Group Bookings
Opera for Groups offers great incentives for social or corporate groups, including a 10% discount on each ticket for groups of 10 or more people plus one ticket free for every 10 purchased. Call The NBR New Zealand Opera for more information.

The Opening Night performances of Eugene Onegin in Auckland and Wellington are gala charity nights in support of the Genesis Oncology Trust. Tickets to these two performances are subject to a voluntary $10 donation with all proceeds going directly to the Trust.

Further information:

Designer:  Genevieve Blanchett
Lighting Designer:  Bernie Tan
Choreographer:  Timothy Gordon
Assistant Director:  Andrew McKenzie

Eugene Onegin:  William Dazeley
Tatyana:  Anna Leese
Lensky:  Roman Shulackoff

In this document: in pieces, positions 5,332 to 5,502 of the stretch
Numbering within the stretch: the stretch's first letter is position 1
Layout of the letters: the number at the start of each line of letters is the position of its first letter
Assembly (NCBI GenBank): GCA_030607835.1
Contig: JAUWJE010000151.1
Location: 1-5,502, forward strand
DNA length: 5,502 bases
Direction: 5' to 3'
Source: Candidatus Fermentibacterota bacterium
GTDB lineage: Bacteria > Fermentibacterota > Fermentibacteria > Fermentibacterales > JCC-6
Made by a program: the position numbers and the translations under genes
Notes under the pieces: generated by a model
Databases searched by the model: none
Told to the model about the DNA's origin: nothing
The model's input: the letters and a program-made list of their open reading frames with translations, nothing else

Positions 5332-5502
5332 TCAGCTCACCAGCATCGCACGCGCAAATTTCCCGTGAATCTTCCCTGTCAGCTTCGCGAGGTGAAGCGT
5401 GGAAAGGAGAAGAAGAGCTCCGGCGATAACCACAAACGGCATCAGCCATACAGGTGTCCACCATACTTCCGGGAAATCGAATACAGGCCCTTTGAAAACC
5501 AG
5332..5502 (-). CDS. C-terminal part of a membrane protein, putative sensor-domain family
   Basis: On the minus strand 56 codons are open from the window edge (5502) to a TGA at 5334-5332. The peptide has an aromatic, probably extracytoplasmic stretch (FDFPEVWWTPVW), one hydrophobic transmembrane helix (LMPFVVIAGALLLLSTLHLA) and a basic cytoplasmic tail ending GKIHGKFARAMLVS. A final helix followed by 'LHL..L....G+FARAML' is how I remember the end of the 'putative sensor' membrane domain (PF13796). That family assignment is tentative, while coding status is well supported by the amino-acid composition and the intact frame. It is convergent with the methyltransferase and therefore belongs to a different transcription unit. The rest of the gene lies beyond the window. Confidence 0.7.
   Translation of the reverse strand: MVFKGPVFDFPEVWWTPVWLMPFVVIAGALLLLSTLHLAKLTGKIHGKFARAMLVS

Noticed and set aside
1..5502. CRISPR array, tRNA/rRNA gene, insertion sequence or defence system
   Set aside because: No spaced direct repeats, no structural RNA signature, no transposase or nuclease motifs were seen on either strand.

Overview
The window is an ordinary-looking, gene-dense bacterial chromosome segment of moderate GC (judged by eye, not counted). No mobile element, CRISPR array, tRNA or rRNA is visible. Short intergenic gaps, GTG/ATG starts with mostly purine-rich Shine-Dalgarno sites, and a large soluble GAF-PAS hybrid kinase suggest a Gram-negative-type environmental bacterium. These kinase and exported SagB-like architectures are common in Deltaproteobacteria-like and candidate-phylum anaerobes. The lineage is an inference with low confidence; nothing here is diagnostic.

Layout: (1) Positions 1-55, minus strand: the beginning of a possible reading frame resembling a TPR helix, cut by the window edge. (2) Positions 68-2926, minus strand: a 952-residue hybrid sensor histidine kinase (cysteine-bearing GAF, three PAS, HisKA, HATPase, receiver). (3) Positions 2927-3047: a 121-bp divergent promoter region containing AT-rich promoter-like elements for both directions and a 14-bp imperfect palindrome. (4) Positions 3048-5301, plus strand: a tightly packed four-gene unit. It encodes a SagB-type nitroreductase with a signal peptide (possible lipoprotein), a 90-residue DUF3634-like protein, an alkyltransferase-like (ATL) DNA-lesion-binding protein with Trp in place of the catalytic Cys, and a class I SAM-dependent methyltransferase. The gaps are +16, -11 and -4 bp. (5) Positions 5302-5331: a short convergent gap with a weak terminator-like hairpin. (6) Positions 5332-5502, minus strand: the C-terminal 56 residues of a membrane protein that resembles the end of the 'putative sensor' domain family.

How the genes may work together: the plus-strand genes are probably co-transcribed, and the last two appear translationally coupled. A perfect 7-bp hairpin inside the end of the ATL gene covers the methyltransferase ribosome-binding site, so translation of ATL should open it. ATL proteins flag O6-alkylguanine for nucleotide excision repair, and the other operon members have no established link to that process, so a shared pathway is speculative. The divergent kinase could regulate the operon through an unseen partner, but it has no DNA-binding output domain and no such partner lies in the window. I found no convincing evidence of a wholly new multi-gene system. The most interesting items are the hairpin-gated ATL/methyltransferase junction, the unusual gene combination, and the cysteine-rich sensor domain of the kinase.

Olga:  Kristen Darragh
Madame Larina:  Patricia Wright
Prince Gremin:  Martin Snell
Filipyevna:  Rosemary Gunn (Auckland) | Wendy Doyle (Wellington)
Monsieur Triquet:  Andrew Glover
Zaretsky (Auckland):  Richard Green
Zaretsky (Wellington):  Roger Wilson
A Captain:  Daniel O'Connor*
Guillot:  Andrew Grenon*
*PwC Dame Malvina Major Emerging Artist 

With members of the Chapman Tripp Opera Chorus

Accompanied by the Auckland Philharmonia Orchestra and the Vector Wellington Orchestra 

Delivers on promise of excellence

Review by John Button 15th Oct 2009

There was an air of excited anticipation before the curtain rose for the Wellington season of Tchaikovsky’s great opera – would it live up to the praise it had received in Auckland?

Simply put, this is, surely, the most polished, most evenly cast, production that New Zealand opera has yet given us.